To that end, Ducati set up a special project team. The team was led by two people, Roberto Canè, eMobility Director, and Vincenzo De Silvio, R&D Director. The project drew from the staff and expertise of both Ducati's road bike division and Ducati Corse, the racing department. Centro Stile Ducati, Ducati's design department, designed the bike, R&D built the bike, and Ducati Corse modeled the bike using aerodynamics and vehicle dynamics simulations and developed the electronics and power, torque, and braking management software.

At the presentation, I got to spend 10 minutes with Vincenzo De Silvio, R&D Director, who led the production side of the V21L project. I had the chance to dig a little more deeply into the process by which racing R&D translates into production. De Silvio gave an insight into what they hope to learn from this project, how the knowledge gained from racing has already translated into production, and how they have already applied those lessons to Ducati's MotoE machine.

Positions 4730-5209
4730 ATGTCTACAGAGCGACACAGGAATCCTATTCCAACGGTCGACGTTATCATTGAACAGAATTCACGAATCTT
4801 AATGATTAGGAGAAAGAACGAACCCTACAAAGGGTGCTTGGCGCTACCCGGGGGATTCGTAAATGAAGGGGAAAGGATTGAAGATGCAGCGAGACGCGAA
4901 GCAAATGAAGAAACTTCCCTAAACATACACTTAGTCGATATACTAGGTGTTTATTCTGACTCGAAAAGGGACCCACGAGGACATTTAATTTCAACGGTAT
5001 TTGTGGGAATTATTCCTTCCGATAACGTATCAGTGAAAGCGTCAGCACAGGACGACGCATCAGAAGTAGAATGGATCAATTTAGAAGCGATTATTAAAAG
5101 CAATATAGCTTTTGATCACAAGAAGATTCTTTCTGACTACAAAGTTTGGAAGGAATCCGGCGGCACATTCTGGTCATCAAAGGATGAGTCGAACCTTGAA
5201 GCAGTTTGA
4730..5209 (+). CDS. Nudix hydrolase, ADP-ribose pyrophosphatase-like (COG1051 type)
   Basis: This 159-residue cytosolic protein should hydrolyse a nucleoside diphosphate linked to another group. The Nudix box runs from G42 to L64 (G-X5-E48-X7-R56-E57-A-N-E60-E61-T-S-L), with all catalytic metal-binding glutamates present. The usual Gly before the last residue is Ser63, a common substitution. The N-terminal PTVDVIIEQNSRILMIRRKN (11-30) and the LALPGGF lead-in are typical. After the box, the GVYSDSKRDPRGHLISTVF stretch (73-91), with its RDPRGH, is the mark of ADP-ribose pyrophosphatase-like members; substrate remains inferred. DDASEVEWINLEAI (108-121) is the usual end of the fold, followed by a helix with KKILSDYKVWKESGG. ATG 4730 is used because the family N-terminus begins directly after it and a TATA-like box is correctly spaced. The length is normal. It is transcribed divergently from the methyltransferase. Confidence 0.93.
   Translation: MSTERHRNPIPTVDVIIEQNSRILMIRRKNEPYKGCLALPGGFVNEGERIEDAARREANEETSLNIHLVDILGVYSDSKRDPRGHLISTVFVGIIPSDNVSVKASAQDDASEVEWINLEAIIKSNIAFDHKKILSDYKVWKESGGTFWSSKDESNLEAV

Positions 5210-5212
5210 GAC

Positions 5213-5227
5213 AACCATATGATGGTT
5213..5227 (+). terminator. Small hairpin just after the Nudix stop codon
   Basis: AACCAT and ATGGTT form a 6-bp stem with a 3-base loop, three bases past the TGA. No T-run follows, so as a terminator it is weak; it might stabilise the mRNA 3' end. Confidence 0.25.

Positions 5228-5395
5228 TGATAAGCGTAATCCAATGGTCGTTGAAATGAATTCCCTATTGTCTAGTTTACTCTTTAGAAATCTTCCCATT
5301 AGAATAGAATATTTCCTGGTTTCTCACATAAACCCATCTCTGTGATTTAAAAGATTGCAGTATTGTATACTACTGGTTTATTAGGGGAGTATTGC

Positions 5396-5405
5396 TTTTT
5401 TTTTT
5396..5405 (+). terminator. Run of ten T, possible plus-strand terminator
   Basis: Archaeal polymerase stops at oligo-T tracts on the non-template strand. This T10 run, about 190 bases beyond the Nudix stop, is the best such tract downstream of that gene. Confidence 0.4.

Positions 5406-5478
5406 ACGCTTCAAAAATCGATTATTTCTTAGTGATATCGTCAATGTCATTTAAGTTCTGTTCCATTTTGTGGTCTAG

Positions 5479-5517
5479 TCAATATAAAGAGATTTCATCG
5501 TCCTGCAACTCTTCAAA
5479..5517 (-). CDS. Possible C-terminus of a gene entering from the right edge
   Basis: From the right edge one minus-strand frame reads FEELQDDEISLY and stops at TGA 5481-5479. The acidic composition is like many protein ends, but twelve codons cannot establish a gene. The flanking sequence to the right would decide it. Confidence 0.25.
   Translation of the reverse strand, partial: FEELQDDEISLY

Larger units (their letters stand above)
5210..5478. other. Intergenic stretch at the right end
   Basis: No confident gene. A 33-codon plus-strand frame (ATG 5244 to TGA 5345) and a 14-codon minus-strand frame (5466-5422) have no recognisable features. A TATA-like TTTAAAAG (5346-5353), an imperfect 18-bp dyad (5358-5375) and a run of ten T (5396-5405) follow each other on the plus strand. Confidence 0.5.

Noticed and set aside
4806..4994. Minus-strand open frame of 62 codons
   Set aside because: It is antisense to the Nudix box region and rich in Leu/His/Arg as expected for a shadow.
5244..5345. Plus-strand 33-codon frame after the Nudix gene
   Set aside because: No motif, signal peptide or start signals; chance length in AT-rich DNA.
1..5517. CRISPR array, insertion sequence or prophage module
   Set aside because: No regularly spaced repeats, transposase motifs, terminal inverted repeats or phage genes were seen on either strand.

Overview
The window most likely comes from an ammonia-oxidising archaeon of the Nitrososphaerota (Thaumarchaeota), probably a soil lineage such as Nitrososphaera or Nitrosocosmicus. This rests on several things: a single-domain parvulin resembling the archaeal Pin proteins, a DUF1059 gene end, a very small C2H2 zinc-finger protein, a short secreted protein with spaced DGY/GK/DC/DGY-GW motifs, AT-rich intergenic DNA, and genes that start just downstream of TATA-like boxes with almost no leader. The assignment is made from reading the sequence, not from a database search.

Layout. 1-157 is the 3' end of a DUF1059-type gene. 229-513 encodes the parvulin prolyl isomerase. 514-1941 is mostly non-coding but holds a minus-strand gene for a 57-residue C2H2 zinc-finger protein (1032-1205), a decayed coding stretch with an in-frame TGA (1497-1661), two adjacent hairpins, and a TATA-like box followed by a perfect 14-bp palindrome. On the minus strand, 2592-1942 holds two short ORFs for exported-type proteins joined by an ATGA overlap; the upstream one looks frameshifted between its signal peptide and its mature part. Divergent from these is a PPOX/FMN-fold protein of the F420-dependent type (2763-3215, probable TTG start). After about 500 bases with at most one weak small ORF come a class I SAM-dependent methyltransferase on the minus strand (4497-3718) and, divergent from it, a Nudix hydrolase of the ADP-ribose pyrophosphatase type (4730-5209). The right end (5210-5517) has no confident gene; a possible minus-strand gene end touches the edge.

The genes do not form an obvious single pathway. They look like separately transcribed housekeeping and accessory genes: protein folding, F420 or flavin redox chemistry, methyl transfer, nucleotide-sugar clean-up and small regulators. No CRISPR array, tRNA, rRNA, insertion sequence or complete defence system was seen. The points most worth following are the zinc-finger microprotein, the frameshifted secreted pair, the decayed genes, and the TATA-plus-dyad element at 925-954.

Q: How has the information flow - starting from racing and going into R&D – changed in this project? Is it different process? Does anything change?

Vincenzo De Silvio: If I compare to conventional projects, the difference is the fact that usually when developing a conventional bike, there are two ways. In MotoGP, they develop technologies they decide are the best for competition, and then this technology becomes interesting also for production, and they are moved to production as well.